Rare separately published map of Australia and the Indian Ocean published Sayer & Bennett in London in 1780.
Rare English sea chart, which appeared in the first edition of the ‘East-India Pilot, or Oriental Navigator," a landmark in the history of British Sea Atlases of East Asia. The sea chart incorporates the work of the latest map makers such as Alexander Dalrymple and d’Apres de Mannevillette. Examples of the atlas extremely rare and when seen are usually black and white; this example is in magnificent early wash colour and printed on superb thick paper.
The map takes in not only the whole Indian Ocean but extends from Korea and Japan in the north, south to include the whole of Australia. The latter still too early to depict Bass Strait with ‘Tasmania’ but does record Captain James Cook’s arrival there in 1770. ‘Great Bay’ notes Botany Bay. Although many errors were perpetuated here. To the north ‘New Guinea’ and ‘Papua’ are illustrated as two independent islands. Despite this error it is the first map to name the Torres Strait.
The map illustrates Australia following the explorations of Captain James Cook in the region, but prior the arrival of the First Fleet, which placed a colony in the Botany Bay area in January 1788 and prior to Matthew Flinders' discovery of Bass Strait, separating Van Diemen's Land (Tasmania) from the mainland of Australia a decade later.
The map shows the "Gulf of Corea"
A very fine example of a chart we are unable to trace a record of on the market for since 1988. The National Library of Australia only holds 1/2 of this important map.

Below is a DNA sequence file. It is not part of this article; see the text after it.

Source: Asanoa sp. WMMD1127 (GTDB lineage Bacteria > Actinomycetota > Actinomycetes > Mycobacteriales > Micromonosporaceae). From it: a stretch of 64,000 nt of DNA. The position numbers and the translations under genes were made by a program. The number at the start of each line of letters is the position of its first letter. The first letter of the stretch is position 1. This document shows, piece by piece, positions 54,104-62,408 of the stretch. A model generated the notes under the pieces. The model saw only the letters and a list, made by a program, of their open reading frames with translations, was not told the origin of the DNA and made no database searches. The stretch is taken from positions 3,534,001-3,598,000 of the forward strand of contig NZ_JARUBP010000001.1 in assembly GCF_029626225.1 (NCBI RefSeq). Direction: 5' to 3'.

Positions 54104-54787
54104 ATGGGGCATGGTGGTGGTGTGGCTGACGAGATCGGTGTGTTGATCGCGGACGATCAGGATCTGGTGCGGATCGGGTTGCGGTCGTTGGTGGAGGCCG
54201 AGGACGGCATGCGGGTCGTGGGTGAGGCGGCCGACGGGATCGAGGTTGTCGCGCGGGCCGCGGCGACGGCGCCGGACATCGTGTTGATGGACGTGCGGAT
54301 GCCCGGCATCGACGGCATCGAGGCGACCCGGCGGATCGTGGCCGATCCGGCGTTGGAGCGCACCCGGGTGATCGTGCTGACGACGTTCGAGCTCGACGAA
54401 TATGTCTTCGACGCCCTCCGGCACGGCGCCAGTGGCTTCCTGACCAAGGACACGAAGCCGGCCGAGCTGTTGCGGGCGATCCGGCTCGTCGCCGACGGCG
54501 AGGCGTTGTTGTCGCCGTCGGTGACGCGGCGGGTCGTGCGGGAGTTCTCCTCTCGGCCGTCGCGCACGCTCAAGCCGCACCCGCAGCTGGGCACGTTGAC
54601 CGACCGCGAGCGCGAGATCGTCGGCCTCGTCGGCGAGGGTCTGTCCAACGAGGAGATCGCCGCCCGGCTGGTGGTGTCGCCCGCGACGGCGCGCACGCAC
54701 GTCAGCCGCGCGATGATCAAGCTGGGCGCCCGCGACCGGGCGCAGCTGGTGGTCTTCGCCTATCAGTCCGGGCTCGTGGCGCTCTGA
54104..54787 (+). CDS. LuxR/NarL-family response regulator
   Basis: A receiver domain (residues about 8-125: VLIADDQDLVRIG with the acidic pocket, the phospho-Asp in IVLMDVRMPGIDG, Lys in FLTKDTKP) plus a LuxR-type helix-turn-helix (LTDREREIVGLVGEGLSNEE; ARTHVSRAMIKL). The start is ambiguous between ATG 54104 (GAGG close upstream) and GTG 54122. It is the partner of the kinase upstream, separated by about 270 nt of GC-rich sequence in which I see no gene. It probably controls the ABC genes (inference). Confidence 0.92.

Provenance: Susanna Fisher, 1988; private English collection (Reeman Dansie Sale 2019). Owned jointly with Clive A. Burden Ltd.
Thomas Jefferys (ca. 1719-1771) was a prolific map publisher, engraver, and cartographer based in London. His father was a cutler, but Jefferys was apprenticed to Emanuel Bowen, a prominent mapmaker and engraver. He was made free of the Merchant Taylors’ Company in 1744, although two earlier maps bearing his name have been identified.
Jefferys had several collaborators and partners throughout his career. His first atlas, The Small English Atlas, was published with Thomas Kitchin in 1748-9. Later, he worked with Robert Sayer on A General Topography of North America (1768); Sayer also published posthumous collections with Jefferys' contributions including The American Atlas, The North-American Pilot, and The West-India Atlas.
Jefferys was the Geographer to Frederick Prince of Wales and, from 1760, to King George III. Thanks especially to opportunities offered by the Seven Years' War, he is best known today for his maps of North America, and for his central place in the map trade—he not only sold maps commercially, but also imported the latest materials and had ties to several government bodies for whom he produced materials.
Upon his death in 1771, his workshop passed to his partner, William Faden, and his son, Thomas Jr. However, Jefferys had gone bankrupt in 1766 and some of his plates were bought by Robert Sayer (see above). Sayer, who had partnered in the past with Philip Overton (d. 1751), specialized in (re)publishing maps. In 1770, he partnered with John Bennett and many Jefferys maps were republished by the duo.